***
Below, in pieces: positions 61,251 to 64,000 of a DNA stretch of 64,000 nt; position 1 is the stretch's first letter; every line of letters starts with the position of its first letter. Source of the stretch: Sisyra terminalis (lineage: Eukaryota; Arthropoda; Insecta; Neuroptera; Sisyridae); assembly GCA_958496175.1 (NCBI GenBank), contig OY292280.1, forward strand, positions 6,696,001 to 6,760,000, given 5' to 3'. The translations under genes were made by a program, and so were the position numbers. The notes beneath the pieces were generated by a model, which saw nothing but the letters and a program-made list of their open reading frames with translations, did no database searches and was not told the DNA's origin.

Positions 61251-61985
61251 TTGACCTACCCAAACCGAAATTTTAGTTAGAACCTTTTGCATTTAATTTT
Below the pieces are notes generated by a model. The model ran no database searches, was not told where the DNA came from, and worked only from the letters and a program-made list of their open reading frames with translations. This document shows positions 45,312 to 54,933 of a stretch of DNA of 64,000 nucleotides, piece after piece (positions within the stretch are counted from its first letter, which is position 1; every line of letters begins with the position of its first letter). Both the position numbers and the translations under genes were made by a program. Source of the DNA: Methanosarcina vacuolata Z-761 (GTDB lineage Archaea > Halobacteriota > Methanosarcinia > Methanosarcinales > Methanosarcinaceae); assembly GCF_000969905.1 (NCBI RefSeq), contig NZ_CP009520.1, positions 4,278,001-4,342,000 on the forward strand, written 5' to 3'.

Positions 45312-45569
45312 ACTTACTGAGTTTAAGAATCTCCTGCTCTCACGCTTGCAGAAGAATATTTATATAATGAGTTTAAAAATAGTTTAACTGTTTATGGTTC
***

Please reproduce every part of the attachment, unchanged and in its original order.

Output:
Below, in pieces: positions 61,251 to 64,000 of a DNA stretch of 64,000 nt; position 1 is the stretch's first letter; every line of letters starts with the position of its first letter. Source of the stretch: Sisyra terminalis (lineage: Eukaryota; Arthropoda; Insecta; Neuroptera; Sisyridae); assembly GCA_958496175.1 (NCBI GenBank), contig OY292280.1, forward strand, positions 6,696,001 to 6,760,000, given 5' to 3'. The translations under genes were made by a program, and so were the position numbers. The notes beneath the pieces were generated by a model, which saw nothing but the letters and a program-made list of their open reading frames with translations, did no database searches and was not told the DNA's origin.

Positions 61251-61985
61251 TTGACCTACCCAAACCGAAATTTTAGTTAGAACCTTTTGCATTTAATTTT
Below the pieces are notes generated by a model. The model ran no database searches, was not told where the DNA came from, and worked only from the letters and a program-made list of their open reading frames with translations. This document shows positions 45,312 to 54,933 of a stretch of DNA of 64,000 nucleotides, piece after piece (positions within the stretch are counted from its first letter, which is position 1; every line of letters begins with the position of its first letter). Both the position numbers and the translations under genes were made by a program. Source of the DNA: Methanosarcina vacuolata Z-761 (GTDB lineage Archaea > Halobacteriota > Methanosarcinia > Methanosarcinales > Methanosarcinaceae); assembly GCF_000969905.1 (NCBI RefSeq), contig NZ_CP009520.1, positions 4,278,001-4,342,000 on the forward strand, written 5' to 3'.

Positions 45312-45569
45312 ACTTACTGAGTTTAAGAATCTCCTGCTCTCACGCTTGCAGAAGAATATTTATATAATGAGTTTAAAAATAGTTTAACTGTTTATGGTTC